Making boldness visible

Kone Foundation wants to advance bold initiatives in research and the arts. Last year we discussed this goal from the perspective of communications: how to bring out the boldness of the people we support, how to be bold ourselves and how to foster boldness.

The discussions evolved into our new communications strategy, for which Hanna Nurminen, the chair of Kone Foundation, came up with an insightful title: Making boldness visible (Rohkeus näkyväksi in Finnish).

In Finland, foundations do not have a very flattering media image. The activities of the majority of foundations are entirely beyond reproach, and foundations do great work for important causes, but very few people know what they actually do. We and other foundations are partly to blame for this since in our modesty we have not publicised our activities very well. Often, we have not publicised them at all.

This is a topic that has recently raised concern and discussion among foundations, and has led to action, too. The Council of Finnish Foundations has recently set up an internet magazine titled Sarana (in Finnish only) for news about foundations and their activities. We, too, intend to provide more visibility for the work that is done with funding from Kone Foundation and the work we do ourselves. In December we carried out a pilot of our new strategy in collaboration with professionals in various fields and made videos of the projects that we support. In the future we also intend to try out various forms of communication and to improve our visual skills.

We have given a lot of time to discussing the nature of boldness. Sometimes it is fearlessness but usually it is about doing things despite one’s fear. Boldness involves experimenting and being part of an on-going process that cannot be pre-defined, but it is not about lack of planning or goals, or rushing into things. A bold person is usually also alert and engages with new and current issues and even reaches out to the future. A bold person can tolerate conflict, take risks and overcome barriers. We believe boldness also involves the confidence to step outside the mainstream. We do not believe that we have yet exhausted the essence of boldness in our discussions and there are countless examples of boldness yet to be discovered ­– in this blog, for instance.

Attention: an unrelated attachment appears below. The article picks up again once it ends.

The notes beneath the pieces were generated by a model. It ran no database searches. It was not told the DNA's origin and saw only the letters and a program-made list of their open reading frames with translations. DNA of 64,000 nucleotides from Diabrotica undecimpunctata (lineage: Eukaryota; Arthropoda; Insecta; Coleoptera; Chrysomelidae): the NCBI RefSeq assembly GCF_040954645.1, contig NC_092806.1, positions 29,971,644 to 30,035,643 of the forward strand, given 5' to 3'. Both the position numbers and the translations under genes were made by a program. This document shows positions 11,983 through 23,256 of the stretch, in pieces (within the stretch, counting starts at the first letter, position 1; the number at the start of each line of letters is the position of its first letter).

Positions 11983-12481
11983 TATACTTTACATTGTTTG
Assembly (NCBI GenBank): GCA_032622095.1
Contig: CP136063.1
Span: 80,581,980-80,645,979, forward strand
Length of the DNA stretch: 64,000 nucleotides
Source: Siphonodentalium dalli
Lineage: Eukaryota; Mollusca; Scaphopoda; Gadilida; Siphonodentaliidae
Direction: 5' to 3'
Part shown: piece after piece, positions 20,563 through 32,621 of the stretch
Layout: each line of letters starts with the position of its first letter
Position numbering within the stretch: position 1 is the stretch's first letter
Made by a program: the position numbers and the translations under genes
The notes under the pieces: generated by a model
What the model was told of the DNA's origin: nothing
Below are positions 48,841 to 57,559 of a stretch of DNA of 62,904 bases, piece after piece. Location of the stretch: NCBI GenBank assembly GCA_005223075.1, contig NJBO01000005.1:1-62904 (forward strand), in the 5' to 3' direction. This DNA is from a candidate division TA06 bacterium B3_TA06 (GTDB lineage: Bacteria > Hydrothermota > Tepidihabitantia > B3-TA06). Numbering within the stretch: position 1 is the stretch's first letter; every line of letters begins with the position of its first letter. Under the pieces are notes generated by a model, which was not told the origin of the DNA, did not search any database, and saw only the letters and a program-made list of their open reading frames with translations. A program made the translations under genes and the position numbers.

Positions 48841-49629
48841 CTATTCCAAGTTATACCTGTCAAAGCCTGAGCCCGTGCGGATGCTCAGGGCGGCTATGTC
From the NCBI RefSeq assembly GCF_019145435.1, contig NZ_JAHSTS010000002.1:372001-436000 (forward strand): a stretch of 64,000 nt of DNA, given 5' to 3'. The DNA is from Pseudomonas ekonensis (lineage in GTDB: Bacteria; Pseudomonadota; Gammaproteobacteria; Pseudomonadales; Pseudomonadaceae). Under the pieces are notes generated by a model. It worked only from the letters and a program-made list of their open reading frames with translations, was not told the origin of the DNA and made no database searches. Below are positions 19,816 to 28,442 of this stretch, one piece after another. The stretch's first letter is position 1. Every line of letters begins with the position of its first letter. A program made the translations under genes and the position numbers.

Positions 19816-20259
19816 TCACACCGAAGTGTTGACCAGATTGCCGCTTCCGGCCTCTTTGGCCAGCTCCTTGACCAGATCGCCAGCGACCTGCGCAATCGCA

But what are the conditions that would encourage new bold ideas? We believe that they include the opportunity to concentrate on work and the freedom that grants provide artists and researchers. In addition to money, opportunity and freedom, we believe that bold ideas emerge when people from different fields meet. In the future, we will foster such encounters by organising a larger number of varied events and expand the Well concept we use at the Foundation’s Saari Residence to other areas of our operations. Our goal is to create an atmosphere of trust and openness where it will be easier to meet new people and step into unknown territory.

Boldness is also about exposing one’s self to new things and submitting to evaluation by others: in other words, we hope to get feedback from you. While dogs don’t usually bite the hand that feeds them, we encourage everyone to give their views critically, for us to learn and improve our work. Of course a happy wag of the tail or a merry woof is ok, too!

Author

Anna Talasniemi

Executive Director, Kone Foundation
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